introduced Dalí to Surrealism. By this time, Dalí was working with Impressionism, Futurism, and Cubism. Dalí’s paintings became associated with three general themes: depicting a measure of man’s universe and his sensations; the use of collage; and objects charged with sexual symbolism, and ideographic imagery.

All this experimentation led to Dalí’s first Surrealistic period in 1929. These oil paintings were small collages of his dream images. His work employed a meticulous classical technique,
influenced by Renaissance artists, that contradicted the “unreal dream” space he created with strange hallucinatory characters. Even before this period of his art, Dalí was an avid reader of
Sigmund Freud’s psychoanalytic theories. Dalí’s major contribution to the Surrealist Movement was what he called the “paranoiac-critical method,” a mental exercise of accessing the subconscious to enhance artistic creativity.

Fascinated with the images he got as he was drifting off to sleep, Dali would place a tin plate on the floor and sit beside it in a chair, holding a spoon above the plate. He would relax and fall
asleep, and the moment when he did, the spoon would fall and clash with the plate, waking him up with the dream images fresh in his mind.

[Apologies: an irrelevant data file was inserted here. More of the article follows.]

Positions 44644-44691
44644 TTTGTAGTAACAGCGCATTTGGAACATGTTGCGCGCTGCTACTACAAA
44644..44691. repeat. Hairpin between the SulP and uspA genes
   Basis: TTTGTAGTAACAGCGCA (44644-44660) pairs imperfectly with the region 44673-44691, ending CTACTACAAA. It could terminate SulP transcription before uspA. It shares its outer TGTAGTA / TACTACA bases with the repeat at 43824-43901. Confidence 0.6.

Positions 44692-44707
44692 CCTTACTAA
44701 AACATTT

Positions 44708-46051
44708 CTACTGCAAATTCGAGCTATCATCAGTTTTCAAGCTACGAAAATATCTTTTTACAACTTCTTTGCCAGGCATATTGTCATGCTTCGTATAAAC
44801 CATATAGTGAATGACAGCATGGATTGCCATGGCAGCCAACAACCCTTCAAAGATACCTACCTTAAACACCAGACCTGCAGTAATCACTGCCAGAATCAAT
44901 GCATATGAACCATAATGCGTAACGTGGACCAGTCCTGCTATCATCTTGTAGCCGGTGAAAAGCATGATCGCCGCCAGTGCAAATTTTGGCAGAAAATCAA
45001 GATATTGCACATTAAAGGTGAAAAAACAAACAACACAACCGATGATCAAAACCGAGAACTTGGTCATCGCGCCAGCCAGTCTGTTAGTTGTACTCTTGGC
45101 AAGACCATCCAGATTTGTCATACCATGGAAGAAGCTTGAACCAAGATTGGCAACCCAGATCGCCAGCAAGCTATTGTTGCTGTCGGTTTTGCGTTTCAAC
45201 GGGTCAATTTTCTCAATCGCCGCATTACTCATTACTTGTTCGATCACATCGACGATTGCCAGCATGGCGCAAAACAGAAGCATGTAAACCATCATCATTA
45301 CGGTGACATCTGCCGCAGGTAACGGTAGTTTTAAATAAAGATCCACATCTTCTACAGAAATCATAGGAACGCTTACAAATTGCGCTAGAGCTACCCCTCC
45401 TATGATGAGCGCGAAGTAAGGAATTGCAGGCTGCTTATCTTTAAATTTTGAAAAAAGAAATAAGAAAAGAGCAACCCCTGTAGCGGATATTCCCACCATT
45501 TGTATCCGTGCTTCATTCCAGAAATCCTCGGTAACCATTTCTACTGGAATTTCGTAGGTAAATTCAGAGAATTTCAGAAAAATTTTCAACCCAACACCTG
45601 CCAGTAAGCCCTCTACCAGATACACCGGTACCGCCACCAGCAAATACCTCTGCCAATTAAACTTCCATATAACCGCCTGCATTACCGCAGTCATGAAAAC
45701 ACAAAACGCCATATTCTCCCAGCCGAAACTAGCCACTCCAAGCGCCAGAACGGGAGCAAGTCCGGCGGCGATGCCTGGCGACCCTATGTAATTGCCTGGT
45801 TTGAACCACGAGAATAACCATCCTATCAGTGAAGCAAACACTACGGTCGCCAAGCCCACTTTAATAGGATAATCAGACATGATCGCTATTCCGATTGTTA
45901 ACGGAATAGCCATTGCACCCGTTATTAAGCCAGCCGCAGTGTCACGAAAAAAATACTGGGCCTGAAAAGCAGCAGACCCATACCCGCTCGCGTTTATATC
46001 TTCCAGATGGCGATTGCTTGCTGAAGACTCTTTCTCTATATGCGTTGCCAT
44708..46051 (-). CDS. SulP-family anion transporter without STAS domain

In August, 1929, Dalí met Elena Dmitrievna Diakonova (sometimes written as Elena Ivanorna Diakonova), a Russian immigrant, 10 years his senior. At the time, she was the wife of surrealist writer Paul Eluard. A strong mental and physical attraction developed between Dalí and Diakonova, and she soon left Eluard to spend her life with Dalí. Also known as Gala, she became Dalí’s muse, inspiration, and eventually his wife. She helped balance, or one might say counterbalance, the creative forces in Dalí’s life. With his wild expressions and fantasies, he was not capable of dealing with the business side of being an artist. Gala took care of his legal and financial matters, and negotiated contracts with dealers and exhibition promoters. They were married in a civil ceremony in 1934.

By 1930, Salvador Dalí had become a notorious figure in the Surrealist movement. Viscount and Viscountess Charles and Marie-Laure de Noailles became his first patrons. French aristocrats, both husband and wife invested heavily in avant-garde art in the early 20th century. One of Dalí’s most famous paintings produced at this time—and perhaps the best-known Surrealist work—was The Persistence of Memory (1931). The painting, sometimes called Soft Watches, shows melting pocket watches in a landscape setting. It is said that the painting conveys several ideas within the image, chiefly that time is not rigid and everything is destructible.

By the mid-1930s, Salvador Dalí had become as notorious for his colourful personality as for his artwork and, for some art critics, the former was overshadowing the latter. Often sporting an exaggeratedly long moustache,cape, and walking stick, Dalí’s public appearances exhibited some unusual behaviour. In 1934, art dealer Julian Levy introduced Dalí to America in a New York exhibition that caused quite a lot of controversy.